Saturday, January 16, 2010

Emergency Preparedness - Garden Planning

Here we are at the start of a new year. The weather is cold, snow is on the ground and other than rotating and replenishing our food storage, we can't do much more this month to produce food for the new year.

Of course that isn't true. Now is the time to be pouring through seed catalogs, planning our garden layout, sharpening and oiling garden tools and stocking up on non-hybrid seeds.



Non-hybrid? Absolutely. It is ok to grow today’s genetically modified and hybrid seeds if you are absolutely sure that there will be seeds available for purchase in 2011, but the risk of that not being true is always a possibility.

Don't take the chance.

Genetically altered and hybrid seeds typically can't be harvested from your crop for use in next year’s crop. They aren't designed to produce multiple generations of harvests.

This year, be sure to include heirloom seed varieties in your planning. If you decide to use a mix of heirloom and hybrid seeds, plant them far apart so the heirlooms aren't polluted through cross pollination.

This year, learn how to harvest and store seeds from your crops to plant your garden next year. Eventually, we will all probably need to know this skill and have the correct variety of seeds in our garden storage cache.

Seeds have a limited life. By year three, you'll probably only have 60% successful germination. Year four and five germination will drop off even more dramatically. Seeds need to be stored in cool, dry locations in containers that allow them to breathe. They are alive. Storing them in airtight contains will kill them in a few years or less based on the amount of free oxygen in the container.

We read stories of grains that were found in Egyptian pyramids that were successfully germinated millennia later. What the stories don't tell is that only one out of a thousand or ten thousand actually grew. We certainly don't want that type of a response in our own plantings, especially in a time of need.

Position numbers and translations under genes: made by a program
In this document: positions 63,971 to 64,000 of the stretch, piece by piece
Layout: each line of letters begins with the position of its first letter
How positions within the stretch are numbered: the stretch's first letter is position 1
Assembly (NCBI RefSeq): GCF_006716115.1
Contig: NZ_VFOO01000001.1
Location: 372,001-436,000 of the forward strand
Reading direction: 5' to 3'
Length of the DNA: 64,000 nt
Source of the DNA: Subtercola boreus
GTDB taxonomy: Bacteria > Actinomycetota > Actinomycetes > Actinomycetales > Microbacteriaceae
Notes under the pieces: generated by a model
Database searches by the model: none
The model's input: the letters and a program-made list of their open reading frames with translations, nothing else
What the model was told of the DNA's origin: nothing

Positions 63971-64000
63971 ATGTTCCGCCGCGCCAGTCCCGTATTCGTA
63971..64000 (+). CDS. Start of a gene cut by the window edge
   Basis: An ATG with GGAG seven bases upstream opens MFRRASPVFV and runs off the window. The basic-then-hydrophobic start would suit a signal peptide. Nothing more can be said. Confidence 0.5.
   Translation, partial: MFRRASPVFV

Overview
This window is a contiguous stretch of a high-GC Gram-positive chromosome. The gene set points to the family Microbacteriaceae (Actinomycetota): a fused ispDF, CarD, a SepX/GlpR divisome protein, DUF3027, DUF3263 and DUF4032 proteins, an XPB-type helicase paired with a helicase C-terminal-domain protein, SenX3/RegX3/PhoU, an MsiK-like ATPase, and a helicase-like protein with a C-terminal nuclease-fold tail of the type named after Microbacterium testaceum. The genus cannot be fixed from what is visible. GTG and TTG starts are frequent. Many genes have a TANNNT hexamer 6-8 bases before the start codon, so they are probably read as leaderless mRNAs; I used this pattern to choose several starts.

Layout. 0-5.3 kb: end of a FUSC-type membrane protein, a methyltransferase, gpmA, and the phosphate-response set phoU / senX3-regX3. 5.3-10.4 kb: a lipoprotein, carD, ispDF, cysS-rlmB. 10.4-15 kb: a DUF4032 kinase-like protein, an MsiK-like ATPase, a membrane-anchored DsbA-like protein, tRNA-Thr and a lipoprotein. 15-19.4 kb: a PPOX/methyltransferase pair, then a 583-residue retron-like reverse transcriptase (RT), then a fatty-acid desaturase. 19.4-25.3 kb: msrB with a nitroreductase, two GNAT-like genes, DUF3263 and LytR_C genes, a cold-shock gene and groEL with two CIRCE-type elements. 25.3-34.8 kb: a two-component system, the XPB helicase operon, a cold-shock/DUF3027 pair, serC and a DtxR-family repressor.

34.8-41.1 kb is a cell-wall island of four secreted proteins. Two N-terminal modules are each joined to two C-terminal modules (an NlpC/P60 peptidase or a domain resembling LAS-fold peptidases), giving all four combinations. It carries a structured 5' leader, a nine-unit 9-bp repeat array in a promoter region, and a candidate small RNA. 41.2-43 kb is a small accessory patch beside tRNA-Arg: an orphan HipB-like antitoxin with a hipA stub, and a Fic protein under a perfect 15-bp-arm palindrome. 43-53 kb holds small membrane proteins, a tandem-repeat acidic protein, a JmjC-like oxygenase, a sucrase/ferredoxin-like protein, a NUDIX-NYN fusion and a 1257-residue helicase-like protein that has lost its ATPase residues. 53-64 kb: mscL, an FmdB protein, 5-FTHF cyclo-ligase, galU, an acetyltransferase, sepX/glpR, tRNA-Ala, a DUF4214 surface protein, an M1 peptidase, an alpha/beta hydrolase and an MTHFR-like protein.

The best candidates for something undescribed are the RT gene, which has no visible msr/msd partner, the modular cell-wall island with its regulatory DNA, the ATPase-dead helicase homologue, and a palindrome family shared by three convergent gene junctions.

Don't forget to include herbs in your gardens and seed storage.

Food always tastes better when fresh herbs are used and if you are growing your own supplies, you are independent of the expensive and possibly non-existent supplies at the store. Herb gardens don't take a large foot print of soil. The space required is small. In fact, you can grow a very good herb garden in pots on your patio.


2010 is the year to have a garden if you haven't had one in the past. It is the year to carefully consider the varieties, fertilization and annual rotation plans for continued successful gardens. It is the year to plant vegetables among your flowers and harness the natural protection, pollination and shade that these mixed gardens create in complementary plantings.

Among other places, heirloom seeds can be found in the following catalogs:

Johnny's Selected Seeds
Heirloom Seeds
Baker Creek Heirloom Seeds
Amishland Heirloom Seeds
Territorial Seed Company


Consider participating swapping or donating some of your 2010 seeds with other family
members or organizations like Seed Savers Exchange:

Order your seed catalogs this week. Even though the ground is covered in white, you'll quickly find
yourself imagining the warmth of the summer as you peruse the catalog pages and make your selections.


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1 comment:

  1. Plants are living things, yes, but they respirate differently than animals do. Plants give off oxygen; they don't consume it. Oxygen will break down the seeds, so be sure you store them with an oxygen absorber.


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